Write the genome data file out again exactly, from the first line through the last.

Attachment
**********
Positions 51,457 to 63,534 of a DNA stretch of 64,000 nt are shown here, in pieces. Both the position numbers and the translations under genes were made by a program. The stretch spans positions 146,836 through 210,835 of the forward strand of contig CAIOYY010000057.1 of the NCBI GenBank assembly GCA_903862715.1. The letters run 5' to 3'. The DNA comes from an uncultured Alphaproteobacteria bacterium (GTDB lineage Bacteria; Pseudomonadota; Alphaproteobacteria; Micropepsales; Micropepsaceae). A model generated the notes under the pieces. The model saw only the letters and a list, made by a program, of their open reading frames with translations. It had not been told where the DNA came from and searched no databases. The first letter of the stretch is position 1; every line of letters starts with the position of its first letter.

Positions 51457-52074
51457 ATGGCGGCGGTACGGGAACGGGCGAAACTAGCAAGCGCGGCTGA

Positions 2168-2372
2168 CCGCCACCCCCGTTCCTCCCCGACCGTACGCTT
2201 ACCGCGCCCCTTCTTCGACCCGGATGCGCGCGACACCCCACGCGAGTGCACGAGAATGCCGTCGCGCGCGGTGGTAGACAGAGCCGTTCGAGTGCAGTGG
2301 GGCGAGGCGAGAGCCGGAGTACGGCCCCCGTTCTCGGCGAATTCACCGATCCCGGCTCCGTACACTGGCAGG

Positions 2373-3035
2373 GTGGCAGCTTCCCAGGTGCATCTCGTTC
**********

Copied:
Positions 51,457 to 63,534 of a DNA stretch of 64,000 nt are shown here, in pieces. Both the position numbers and the translations under genes were made by a program. The stretch spans positions 146,836 through 210,835 of the forward strand of contig CAIOYY010000057.1 of the NCBI GenBank assembly GCA_903862715.1. The letters run 5' to 3'. The DNA comes from an uncultured Alphaproteobacteria bacterium (GTDB lineage Bacteria; Pseudomonadota; Alphaproteobacteria; Micropepsales; Micropepsaceae). A model generated the notes under the pieces. The model saw only the letters and a list, made by a program, of their open reading frames with translations. It had not been told where the DNA came from and searched no databases. The first letter of the stretch is position 1; every line of letters starts with the position of its first letter.

Positions 51457-52074
51457 ATGGCGGCGGTACGGGAACGGGCGAAACTAGCAAGCGCGGCTGA

Positions 2168-2372
2168 CCGCCACCCCCGTTCCTCCCCGACCGTACGCTT
2201 ACCGCGCCCCTTCTTCGACCCGGATGCGCGCGACACCCCACGCGAGTGCACGAGAATGCCGTCGCGCGCGGTGGTAGACAGAGCCGTTCGAGTGCAGTGG
2301 GGCGAGGCGAGAGCCGGAGTACGGCCCCCGTTCTCGGCGAATTCACCGATCCCGGCTCCGTACACTGGCAGG

Positions 2373-3035
2373 GTGGCAGCTTCCCAGGTGCATCTCGTTC